Yuki Yoshida, first author of The Arabidopsis phyB-9 mutant has a second-site mutation in the VENOSA4 gene that alters chloroplast size, photosynthetic traits, and leaf growth
Current Position: Postdoctoral researcher in Graduate School of Science at The University of Tokyo.
Education: PhD and MS in Graduate School of Science at Kyoto University. BS in Faculty of Science at Kyoto University.
Non-scientific Interests: Enthusiastic orchid grower since my teenage years.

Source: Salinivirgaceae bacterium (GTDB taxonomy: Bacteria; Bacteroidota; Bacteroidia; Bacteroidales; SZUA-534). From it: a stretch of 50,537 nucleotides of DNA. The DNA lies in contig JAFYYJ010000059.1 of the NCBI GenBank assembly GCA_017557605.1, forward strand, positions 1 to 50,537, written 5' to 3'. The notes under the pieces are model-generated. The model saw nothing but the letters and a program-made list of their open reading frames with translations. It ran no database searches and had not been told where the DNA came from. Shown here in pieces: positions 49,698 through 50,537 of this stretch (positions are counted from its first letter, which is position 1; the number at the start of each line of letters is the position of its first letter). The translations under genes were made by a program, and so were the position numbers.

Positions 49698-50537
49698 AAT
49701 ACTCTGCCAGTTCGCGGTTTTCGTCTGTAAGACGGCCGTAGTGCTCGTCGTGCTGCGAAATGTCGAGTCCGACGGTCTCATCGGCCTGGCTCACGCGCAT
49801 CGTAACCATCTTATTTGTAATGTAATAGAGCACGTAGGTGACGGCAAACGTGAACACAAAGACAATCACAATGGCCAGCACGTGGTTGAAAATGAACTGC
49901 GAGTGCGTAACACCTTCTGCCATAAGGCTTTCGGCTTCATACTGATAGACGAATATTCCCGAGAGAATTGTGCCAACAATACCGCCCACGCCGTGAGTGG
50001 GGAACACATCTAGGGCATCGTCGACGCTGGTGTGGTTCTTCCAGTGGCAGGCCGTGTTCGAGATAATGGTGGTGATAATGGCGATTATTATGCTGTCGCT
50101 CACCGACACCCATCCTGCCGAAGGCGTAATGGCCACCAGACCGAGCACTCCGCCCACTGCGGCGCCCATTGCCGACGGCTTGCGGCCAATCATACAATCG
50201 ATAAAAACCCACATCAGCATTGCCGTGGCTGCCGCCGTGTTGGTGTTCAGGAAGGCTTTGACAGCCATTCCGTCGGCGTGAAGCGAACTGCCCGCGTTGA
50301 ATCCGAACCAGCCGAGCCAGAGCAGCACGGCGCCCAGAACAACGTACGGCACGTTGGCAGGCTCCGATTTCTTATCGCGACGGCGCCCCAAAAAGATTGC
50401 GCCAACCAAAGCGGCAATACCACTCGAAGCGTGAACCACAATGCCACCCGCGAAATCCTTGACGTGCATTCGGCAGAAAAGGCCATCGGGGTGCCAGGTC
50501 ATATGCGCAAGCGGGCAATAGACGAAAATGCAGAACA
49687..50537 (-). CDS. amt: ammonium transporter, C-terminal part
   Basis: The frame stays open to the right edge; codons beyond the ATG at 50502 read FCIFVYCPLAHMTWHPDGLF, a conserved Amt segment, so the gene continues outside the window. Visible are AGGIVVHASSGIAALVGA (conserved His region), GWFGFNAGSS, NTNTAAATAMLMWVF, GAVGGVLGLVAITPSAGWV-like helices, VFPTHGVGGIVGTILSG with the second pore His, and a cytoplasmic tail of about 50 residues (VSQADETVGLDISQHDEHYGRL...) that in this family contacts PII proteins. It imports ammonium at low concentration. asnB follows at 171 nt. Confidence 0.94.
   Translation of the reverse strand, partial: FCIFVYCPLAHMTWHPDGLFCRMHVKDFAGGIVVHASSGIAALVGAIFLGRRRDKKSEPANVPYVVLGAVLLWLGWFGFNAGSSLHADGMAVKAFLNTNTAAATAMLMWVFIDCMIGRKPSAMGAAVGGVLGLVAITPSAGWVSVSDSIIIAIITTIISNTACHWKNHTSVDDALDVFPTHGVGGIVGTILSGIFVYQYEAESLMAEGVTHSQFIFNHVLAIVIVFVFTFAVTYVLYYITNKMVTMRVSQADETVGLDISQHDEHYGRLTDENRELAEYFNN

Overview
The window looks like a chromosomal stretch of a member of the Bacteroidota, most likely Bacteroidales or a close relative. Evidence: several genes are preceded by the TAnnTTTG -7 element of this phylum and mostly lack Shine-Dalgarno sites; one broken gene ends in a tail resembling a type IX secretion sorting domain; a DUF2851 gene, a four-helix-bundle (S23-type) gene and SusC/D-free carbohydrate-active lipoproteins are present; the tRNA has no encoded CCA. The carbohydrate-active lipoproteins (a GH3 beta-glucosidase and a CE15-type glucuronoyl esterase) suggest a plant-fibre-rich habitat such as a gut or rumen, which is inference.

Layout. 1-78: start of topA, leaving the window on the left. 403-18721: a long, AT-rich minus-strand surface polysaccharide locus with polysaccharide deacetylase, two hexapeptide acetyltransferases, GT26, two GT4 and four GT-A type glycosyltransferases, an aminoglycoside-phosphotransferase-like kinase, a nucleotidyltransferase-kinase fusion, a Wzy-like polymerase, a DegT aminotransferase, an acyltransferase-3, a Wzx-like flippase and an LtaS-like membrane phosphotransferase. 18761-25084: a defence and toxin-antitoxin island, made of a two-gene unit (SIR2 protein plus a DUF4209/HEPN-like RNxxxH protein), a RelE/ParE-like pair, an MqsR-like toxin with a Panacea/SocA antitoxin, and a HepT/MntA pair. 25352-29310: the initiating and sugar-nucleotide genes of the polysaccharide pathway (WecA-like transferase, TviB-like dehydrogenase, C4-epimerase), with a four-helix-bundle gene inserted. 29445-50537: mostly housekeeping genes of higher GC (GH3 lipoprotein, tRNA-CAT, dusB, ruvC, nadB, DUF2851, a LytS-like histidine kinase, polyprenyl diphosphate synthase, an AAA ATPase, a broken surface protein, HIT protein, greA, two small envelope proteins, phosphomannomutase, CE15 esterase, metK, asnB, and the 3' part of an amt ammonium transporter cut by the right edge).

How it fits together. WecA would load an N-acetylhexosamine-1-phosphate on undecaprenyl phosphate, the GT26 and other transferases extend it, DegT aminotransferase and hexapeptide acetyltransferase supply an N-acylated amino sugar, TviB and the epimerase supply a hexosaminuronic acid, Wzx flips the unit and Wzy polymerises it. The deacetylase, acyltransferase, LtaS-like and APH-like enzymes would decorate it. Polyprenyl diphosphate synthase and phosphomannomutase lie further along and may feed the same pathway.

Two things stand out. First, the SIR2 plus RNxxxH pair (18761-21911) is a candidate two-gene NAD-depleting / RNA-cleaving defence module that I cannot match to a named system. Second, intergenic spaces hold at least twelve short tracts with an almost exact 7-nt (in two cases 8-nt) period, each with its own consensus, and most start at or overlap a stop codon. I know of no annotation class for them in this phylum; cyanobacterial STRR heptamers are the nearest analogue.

Brief bio: My original interests to wild plants and insects since my childhood led me to initially study ecology, but the beauty of Arabidopsis development learned from Prof. Kiyotaka Okada in an undergraduate lecture convinced me to switch my area. Since then, I have studied the molecular mechanisms of several phenotypic plasticity phenomena, where ecology meets developmental biology, so called Eco-Devo. The plant hormone jasmonate is the key regulator balancing the growth-defense tradeoff, and during my postdoctoral study in Prof. Gregg Howe’s lab at Michigan State University, I constructed the jazQ quintuple knockout mutant of JAZ family genes, which shows enhanced defense and reduced growth. Collaborating with Marcelo Campos, we found that the growth stunting of jazQ was genetically suppressed by a mutation in phytochrome B. This was how I also became interested in photomorphogenesis as another subject of Eco-Devo. I have confidence as one of the best Arabidopsis breeders in the world and I hope my crossing skills will keep contribute to solve the complex genetic systems working behind the plants’ interaction with environmental factors.